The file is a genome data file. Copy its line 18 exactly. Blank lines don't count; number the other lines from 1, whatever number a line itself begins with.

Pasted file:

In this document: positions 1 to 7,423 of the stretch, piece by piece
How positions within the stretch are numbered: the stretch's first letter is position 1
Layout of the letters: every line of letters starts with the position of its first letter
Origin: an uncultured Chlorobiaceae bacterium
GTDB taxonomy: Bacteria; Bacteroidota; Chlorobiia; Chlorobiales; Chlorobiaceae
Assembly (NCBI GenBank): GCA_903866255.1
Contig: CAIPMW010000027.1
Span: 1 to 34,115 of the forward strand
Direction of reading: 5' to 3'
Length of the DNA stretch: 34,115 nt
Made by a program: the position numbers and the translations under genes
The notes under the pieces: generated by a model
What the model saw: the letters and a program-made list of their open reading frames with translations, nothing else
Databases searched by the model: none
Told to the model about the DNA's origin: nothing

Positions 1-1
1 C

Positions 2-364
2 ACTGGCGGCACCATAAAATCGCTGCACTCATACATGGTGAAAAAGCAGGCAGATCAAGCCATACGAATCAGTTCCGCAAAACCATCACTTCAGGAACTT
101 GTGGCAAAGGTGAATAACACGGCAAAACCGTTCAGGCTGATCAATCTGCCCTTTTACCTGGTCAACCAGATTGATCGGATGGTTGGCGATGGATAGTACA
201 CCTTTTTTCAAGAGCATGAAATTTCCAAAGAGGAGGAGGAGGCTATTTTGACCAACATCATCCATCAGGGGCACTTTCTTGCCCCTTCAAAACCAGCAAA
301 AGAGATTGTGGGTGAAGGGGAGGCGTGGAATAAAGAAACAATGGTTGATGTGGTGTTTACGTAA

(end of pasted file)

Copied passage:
Positions 2-364